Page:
This is the kind of CD that only ECM's producer Manfred Eicher could come up with. The juxtaposition of Johann Sebastian Bach and Anton Webern makes sense through the latter's orchestration of the formers famous Ricercar. (The terms "fugue," "ricercata," and "ricercar" are used interchangeably in this context.) Eicher extends the idea in other dimensions, however. As Bach's Ricercar was written early in his career, another early work by Bach, the Cantata #4, has been added to the program. Likewise, Webern's String Quartet and his Five Movements (also originally scored for string quartet) were written when the composer was in his twenties. And, if Webern could orchestrate Bach, then why not let Poppen orchestrate Webern? An additional dimension is provided by works related to the poles of human existence. "In the midst of Life is Death," Eicher seems to be saying by placing "Christ lag in Todenbanden" in the middle of a program otherwise devoted to music written by young composers.
Those aren't the only surprises. Eicher takes a page from Joshua Rifkin in having the Hilliard Ensemble perform Bach's Cantata #4 one voice to a part. The effect is more personal than a traditional choral performance. And Poppen's orchestration of Webern's String Quartet (1905) draws lines between this work and Schoenberg's humidly erotic Verklärte Nacht. One might also mention the "bookending" effect created by having this CD both begin and end with Bach's Ricercar, albeit in two different recordings.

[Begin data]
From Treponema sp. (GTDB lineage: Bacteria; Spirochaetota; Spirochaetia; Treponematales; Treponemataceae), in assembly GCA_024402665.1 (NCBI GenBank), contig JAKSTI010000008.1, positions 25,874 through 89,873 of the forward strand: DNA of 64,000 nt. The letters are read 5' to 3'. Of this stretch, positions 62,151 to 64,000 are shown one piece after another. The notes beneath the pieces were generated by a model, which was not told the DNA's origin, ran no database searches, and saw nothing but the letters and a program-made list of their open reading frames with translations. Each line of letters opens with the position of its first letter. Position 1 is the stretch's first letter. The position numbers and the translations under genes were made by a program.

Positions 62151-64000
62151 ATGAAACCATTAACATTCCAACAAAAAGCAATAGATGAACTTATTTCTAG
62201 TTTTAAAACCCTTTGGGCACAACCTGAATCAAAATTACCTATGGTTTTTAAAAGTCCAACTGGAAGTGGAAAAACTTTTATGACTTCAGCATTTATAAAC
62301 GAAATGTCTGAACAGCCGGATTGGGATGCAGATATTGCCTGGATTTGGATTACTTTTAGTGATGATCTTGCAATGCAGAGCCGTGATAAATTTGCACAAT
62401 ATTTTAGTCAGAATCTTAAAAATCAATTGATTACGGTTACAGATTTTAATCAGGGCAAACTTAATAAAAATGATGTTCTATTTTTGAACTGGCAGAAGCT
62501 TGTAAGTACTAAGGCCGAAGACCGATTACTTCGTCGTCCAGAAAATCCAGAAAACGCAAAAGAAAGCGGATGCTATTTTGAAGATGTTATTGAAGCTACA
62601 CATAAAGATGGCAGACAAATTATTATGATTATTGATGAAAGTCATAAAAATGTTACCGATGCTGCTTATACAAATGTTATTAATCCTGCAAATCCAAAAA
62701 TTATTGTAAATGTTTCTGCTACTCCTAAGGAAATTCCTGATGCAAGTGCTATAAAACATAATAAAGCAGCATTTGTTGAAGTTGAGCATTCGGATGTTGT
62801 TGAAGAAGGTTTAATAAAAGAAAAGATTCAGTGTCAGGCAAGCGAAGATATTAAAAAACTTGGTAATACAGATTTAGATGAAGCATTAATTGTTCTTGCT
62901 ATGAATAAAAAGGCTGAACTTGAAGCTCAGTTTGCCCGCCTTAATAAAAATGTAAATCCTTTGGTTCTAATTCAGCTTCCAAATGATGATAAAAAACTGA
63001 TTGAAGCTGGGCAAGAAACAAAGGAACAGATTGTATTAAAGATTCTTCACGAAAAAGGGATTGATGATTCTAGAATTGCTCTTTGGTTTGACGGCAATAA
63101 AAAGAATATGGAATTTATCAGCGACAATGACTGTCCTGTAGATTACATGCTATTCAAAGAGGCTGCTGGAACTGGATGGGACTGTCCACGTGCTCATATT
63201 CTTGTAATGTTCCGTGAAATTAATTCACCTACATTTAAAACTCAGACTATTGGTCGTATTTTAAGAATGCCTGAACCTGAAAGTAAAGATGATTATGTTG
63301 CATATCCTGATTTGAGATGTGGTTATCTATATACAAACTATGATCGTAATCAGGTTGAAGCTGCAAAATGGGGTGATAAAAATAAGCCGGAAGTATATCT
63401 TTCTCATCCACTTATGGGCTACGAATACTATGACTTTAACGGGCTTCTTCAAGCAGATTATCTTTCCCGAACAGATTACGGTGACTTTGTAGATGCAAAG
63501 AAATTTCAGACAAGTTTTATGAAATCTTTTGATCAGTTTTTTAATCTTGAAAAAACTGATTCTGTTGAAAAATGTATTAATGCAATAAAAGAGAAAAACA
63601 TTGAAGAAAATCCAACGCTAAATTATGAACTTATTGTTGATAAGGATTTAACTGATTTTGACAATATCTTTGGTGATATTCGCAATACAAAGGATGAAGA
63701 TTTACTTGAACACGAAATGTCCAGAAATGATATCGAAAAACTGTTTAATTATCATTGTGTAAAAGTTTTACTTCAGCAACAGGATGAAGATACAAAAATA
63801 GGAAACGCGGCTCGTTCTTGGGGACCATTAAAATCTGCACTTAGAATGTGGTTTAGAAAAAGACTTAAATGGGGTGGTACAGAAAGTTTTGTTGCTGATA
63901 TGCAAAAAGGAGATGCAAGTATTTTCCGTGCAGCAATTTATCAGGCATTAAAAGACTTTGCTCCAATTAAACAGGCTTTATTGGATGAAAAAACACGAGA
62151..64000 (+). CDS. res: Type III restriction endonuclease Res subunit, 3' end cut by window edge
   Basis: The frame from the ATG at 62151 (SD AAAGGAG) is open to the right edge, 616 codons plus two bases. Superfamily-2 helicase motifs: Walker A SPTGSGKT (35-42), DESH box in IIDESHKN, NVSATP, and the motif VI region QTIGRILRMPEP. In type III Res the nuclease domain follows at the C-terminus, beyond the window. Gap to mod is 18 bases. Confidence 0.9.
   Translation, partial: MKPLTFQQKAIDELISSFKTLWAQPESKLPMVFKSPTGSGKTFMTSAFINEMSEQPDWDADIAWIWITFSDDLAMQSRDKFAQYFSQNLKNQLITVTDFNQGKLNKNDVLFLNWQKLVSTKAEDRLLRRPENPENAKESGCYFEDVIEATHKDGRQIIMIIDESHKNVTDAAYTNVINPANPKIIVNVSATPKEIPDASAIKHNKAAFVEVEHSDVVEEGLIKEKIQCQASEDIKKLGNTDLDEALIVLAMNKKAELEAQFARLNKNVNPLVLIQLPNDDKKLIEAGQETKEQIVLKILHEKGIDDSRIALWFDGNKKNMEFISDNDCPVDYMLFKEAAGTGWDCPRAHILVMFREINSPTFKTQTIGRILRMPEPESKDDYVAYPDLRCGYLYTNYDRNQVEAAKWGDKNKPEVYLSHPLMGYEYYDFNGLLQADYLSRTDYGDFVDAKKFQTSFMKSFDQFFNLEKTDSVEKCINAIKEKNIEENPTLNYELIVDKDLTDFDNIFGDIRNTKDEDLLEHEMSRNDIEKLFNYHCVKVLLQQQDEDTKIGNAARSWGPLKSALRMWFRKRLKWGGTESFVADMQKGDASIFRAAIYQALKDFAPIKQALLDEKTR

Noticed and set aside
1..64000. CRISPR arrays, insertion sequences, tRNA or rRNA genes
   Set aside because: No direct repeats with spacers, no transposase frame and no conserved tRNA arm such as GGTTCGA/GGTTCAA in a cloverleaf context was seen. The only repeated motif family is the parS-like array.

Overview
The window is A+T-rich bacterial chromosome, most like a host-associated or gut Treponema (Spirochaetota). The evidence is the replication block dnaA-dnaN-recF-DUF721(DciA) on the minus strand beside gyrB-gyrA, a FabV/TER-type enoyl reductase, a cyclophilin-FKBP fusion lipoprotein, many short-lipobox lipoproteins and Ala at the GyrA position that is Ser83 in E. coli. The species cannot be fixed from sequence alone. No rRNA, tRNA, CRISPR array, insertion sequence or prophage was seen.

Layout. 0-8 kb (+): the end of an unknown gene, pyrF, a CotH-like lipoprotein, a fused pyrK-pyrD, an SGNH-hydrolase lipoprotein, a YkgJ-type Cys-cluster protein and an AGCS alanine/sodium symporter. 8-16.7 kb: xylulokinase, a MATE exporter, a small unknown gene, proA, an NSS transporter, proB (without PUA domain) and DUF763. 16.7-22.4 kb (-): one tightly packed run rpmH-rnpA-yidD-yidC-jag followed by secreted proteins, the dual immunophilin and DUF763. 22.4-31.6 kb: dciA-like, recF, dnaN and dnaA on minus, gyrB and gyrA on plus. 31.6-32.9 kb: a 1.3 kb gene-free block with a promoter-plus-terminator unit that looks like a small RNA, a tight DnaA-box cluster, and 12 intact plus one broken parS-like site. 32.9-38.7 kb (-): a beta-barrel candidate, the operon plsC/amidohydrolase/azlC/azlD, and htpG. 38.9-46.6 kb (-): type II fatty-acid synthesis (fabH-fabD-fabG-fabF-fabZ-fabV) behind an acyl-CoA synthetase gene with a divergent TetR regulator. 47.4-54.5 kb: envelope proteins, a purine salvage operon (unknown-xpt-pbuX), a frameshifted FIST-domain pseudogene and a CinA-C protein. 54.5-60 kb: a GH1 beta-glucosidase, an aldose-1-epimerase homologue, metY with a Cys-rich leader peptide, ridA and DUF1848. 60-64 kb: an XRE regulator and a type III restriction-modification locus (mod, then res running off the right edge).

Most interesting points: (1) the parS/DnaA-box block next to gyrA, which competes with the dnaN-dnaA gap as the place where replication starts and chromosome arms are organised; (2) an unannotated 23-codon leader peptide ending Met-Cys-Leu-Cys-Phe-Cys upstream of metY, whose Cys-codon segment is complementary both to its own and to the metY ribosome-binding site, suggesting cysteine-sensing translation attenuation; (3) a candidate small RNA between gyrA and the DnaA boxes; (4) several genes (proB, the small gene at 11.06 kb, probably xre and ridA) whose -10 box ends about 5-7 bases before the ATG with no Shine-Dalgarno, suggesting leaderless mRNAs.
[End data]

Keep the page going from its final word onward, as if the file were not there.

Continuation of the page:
Perhaps there's too much going on here for one CD, but Eicher and his label obviously love to challenge listeners. Even in the Webern, Poppen's interpretive austerity is welcome; in the Bach, the conductor maintains a clear and "authentically" objective style. The musicians of the Munich Chamber Ensemble play in a similarly spare period manner, albeit while using modern instruments. (So many contradictions!) And as expected, the Hilliard Ensemble contributes an absolutely fat-free performance of the cantata – it's cool, but not devoid of expression.
"Ricercar" (as ECM has titled this CD) is what movie producers call "high concept," much like its predecessor "Morimur" – a thesis on Bachian numerology and mortality. It's not heart-warming, but it engages the intellect and sends thought waves off in unusual directions, which is more than one can say about most recent classical CDs. The recording venue was a church in Hamburg; the engineering makes the music come alive without losing it in hall resonance.
Copyright © 2003, Raymond Tuttle